For the past few months, I have been rehearsing, and now performing, Neil Simon's The Dinner Party at The Village Players Theatre. The play, which is set in Paris, is about the complexity of relationships. 6 individuals are invited to a dinner party not knowing who the other guests will be, but soon find themselves face-to-face with their ex-spouses. As you might guess, tempers flare and old wounds are reopened.
I find that every show I work on teaches me something that I can bring back to my school counseling program. In this case, I can better understand why relationships of all kinds go wrong. Many of our students come from divorced households and come to us for answers, which we can't always provide. Sometimes, personalities change, people change. Children, unfortunately, have no say in what happens, so they must be flexible and "go with the flow" as their parents make all of the decisions - decisions that affect more than just their adult relationships.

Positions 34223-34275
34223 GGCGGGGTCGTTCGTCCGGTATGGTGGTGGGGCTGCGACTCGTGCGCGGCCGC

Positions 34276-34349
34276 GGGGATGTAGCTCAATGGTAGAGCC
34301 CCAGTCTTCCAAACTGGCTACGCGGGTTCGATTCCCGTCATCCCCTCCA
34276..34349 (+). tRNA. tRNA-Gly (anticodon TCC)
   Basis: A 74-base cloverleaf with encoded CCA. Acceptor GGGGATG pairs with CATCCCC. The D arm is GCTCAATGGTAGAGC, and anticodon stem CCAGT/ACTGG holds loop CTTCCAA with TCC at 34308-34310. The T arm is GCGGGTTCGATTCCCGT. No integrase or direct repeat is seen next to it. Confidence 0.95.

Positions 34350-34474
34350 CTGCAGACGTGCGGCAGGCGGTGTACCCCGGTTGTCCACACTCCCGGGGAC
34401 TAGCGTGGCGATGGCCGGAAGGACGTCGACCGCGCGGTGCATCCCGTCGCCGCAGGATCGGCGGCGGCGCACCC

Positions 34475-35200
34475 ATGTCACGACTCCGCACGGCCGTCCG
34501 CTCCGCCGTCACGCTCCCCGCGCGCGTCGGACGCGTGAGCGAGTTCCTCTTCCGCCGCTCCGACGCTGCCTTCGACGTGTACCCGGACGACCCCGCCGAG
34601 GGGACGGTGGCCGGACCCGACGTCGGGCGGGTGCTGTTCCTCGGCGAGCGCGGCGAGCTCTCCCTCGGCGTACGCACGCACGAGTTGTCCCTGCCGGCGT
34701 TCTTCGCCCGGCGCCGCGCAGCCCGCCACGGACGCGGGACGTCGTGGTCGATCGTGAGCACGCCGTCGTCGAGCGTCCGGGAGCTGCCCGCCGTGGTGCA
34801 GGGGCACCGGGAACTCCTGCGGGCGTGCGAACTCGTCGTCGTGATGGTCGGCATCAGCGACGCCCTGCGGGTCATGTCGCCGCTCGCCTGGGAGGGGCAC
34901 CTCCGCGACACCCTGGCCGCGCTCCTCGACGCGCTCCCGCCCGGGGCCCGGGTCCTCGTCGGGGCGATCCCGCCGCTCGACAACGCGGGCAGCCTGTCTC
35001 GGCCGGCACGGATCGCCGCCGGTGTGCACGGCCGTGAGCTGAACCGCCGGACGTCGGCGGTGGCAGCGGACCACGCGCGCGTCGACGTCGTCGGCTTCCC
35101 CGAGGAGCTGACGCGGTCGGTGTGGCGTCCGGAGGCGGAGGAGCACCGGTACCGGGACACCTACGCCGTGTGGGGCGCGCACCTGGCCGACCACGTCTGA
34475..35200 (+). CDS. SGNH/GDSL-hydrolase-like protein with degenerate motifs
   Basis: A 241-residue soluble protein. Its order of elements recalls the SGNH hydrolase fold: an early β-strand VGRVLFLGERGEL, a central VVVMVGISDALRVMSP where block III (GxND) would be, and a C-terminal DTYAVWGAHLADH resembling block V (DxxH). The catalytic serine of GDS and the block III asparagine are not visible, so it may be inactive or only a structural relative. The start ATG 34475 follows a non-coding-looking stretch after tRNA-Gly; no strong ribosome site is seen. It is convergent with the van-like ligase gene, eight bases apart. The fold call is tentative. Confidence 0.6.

My husband and I were discussing The Dinner Party after he had a chance to see it. We began to analyze the flaws of not just each relationship, but each character as well. When we arrived at my character (Mariette Levieux), I found myself coming to her defense. I even started raising my voice - "What?! She was supportive!" Once I realized what I was doing, we both laughed. I was too entrenched in Mariette's point-of-view that I had a hard time admitting her own faults...and she's fictional!
As school counselors, we need to teach our students how to self-reflect and take a breath before jumping into an argument. We have the right to feel how we feel, but just because we're hurting doesn't mean that the other person isn't hurting as well. Relationships, regardless of their nature, are not one-sided. We must understand who we are in order to function well in a friendship or, in this case, marriage.